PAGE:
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Published:May 6th, 2009 11:23 EST
Actor/Comedian Dom DeLuise Passes Away at 75

Actor/Comedian Dom DeLuise Passes Away at 75

By Christopher HIllenbrand

Dom DeLuise, the ample sized actor/comedian whose larger-than-life jovial animated personas are as well-known as his earlier zany comedy in many commercially successful films, variety shows and sitcoms on television, passed away at the age of 75 in his Califormia home.

DeLuise died in his sleep Monday night after suffering from an undisclosed illness, his son Michael said on radio station KNX on Tuesday.

The actor, whose passions for food and cooking almost trumped his love for comedy and acting, took fewer and fewer roles in his later years while putting his culinary talents to use as a chef of fine cuisine. Not averse to the media spotlight, DeLuise penned two highly-successful cookbooks as well as making numerous appearances on morning talk shows to cook many of his most cherished recipes.

In an acting career stretching back to 1954 when he made his professional and television debut on "Tinker`s Workshop", DeLuise balanced his time between countless roles in Hollywood and on Broadway.

After a tenuous career on television in the 1950`s, DeLuise started his Broadway career in the play "Heres Love" in the early 1960s, when he was discovered as the appealing comic he was, by television show host Garry Moore and requested him to play the magician jokester "Dominick the Great" on his self-titled comedy-variety show. DeLuise was well-received by critics and TV audiences alike for his performance on "The Garry Moore Show", and soon gained notice from movie producers. "Fail Safe," the 1964 drama starring Henry Fonda, marked his first exposure to movie goers. Apparently, producers liked what they saw out of the 31-year-old actor/comedian, and at the same time he made a hilarious cameo in the TV show "The Munsters", he resumed the character actor niche he continued throughout his film career in the 1966 film "The Glass Bottom Boat" featuring Doris Day in a leading role.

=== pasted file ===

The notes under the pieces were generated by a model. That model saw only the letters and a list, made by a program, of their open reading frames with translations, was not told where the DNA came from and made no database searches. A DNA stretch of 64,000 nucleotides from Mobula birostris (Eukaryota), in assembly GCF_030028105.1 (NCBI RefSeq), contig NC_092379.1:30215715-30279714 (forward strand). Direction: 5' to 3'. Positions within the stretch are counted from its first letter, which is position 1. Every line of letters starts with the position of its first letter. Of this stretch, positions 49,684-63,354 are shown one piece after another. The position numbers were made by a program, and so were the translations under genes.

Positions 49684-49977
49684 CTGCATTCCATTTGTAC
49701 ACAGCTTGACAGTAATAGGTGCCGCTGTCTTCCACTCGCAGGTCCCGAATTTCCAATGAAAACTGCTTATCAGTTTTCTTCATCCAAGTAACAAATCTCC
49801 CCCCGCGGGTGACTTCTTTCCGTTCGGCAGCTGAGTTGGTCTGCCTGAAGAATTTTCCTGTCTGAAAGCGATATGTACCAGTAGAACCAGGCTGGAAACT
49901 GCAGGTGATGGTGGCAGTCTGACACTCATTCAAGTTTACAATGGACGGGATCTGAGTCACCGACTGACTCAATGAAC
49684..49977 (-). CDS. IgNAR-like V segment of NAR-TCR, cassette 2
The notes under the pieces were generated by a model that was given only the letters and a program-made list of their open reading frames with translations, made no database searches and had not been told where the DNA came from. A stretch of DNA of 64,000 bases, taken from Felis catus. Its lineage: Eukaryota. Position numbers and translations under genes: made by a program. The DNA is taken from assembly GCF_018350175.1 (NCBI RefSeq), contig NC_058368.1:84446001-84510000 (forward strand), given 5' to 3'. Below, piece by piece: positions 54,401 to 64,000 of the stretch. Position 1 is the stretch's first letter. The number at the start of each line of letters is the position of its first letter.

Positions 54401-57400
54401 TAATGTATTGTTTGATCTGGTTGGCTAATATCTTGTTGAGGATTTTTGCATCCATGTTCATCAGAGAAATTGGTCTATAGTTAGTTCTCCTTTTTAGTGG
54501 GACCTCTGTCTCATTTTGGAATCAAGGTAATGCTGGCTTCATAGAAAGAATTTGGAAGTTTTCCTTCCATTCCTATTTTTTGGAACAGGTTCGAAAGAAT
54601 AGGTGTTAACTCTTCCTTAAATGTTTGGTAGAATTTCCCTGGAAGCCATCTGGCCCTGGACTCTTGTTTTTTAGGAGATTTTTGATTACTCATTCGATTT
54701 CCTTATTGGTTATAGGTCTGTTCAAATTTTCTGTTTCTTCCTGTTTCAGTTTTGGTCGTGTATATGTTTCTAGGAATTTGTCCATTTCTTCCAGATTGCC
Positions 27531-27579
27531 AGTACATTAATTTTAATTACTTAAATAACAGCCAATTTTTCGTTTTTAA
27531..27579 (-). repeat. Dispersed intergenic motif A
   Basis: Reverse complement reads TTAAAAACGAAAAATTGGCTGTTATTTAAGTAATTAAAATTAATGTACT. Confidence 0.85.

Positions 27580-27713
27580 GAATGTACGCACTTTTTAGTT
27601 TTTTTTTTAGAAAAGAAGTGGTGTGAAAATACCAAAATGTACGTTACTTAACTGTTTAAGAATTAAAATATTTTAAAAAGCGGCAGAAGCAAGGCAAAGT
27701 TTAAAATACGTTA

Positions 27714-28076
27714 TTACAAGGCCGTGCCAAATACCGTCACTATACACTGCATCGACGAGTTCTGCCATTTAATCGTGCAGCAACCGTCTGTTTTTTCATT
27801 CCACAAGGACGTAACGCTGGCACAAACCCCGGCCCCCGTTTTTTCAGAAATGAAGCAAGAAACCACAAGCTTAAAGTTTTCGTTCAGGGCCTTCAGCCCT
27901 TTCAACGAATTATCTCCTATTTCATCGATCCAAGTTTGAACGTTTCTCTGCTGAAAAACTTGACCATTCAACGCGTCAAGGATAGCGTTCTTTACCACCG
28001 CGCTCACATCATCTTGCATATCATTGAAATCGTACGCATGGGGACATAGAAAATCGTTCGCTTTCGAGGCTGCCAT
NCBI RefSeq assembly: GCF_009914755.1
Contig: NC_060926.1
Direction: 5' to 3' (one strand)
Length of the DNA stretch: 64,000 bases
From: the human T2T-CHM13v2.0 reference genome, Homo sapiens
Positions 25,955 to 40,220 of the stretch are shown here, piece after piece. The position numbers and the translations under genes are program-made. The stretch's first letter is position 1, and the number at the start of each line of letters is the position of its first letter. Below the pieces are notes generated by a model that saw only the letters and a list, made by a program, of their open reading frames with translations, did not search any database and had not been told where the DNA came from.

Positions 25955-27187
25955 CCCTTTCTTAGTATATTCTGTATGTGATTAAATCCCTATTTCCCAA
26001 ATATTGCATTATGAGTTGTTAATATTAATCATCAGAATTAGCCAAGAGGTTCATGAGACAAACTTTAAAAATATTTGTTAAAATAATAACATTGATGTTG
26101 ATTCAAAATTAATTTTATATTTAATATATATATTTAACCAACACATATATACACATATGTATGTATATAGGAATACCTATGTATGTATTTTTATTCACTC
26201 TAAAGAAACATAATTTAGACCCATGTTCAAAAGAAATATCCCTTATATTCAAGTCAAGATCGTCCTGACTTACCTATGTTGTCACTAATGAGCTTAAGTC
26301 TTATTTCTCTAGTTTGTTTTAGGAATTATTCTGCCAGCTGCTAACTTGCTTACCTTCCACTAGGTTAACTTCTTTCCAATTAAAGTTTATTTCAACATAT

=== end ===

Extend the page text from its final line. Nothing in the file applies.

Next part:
The oddball star became renowned for his cameos and routines on television, before TV executives molded a comedy show around his eccentric antics in the late 1960s.

By the 1970s, DeLuise`s nutty brand of comedy attracted the attention of the famous comedic writer/director/actor Mel Brooks who cast him in parts centered around his strange comical appeal, such as Buddy Bizarre, a flamboyantly homosexual film director, in the seminal racy comedy "Blazing Saddles". DeLuise also starred in "The Twelve Chairs," "Silent Movie", "History of the World Part 1," and " Robin Hood: Men in Tights": all directed by Brooks. Perhaps one of his most recognized roles for Brooks was as Pizza the Hutt, a spoof of Jabba the Hutt, in the film parodying the "Star Wars" franchise, "Spaceballs."

He was also a prominent character actor that received billing on many of his friend Burt Reynolds` films especially during peak years in the 1970s and 1980s. The two actually met filming their first film together "The End" in 1977, and acted together in other films such as "The Best Little Whorehouse in Texas," "Smokey and the Bandit II," "The Cannonball Run" and "Cannonball Run II". DeLuise and Reynolds both lended their voice talents to the animated feature film "All Dogs Go to Heaven".

Upon learning of his beloved friend`s passing, Reynolds warmly reminisced about DeLuise in a statement released by his publicist.

"I was thinking about this the other day," he began. "As you get older and start to lose people you love, you think about it more and I was dreading this moment. Dom always made you feel better when he was around and there will never be another like him. I never heard him say an unkind word about anyone. I will miss him very much."

Another celebrity friend of his, Dean Martin, loved his off-the-wall comedy and subsequently cast DeLuise as a weekly player on his 1960s comedy-variety hour. But his success on TV didn`t pan out into the following decade as his sitcom "Lotsa Luck" lasted only one season.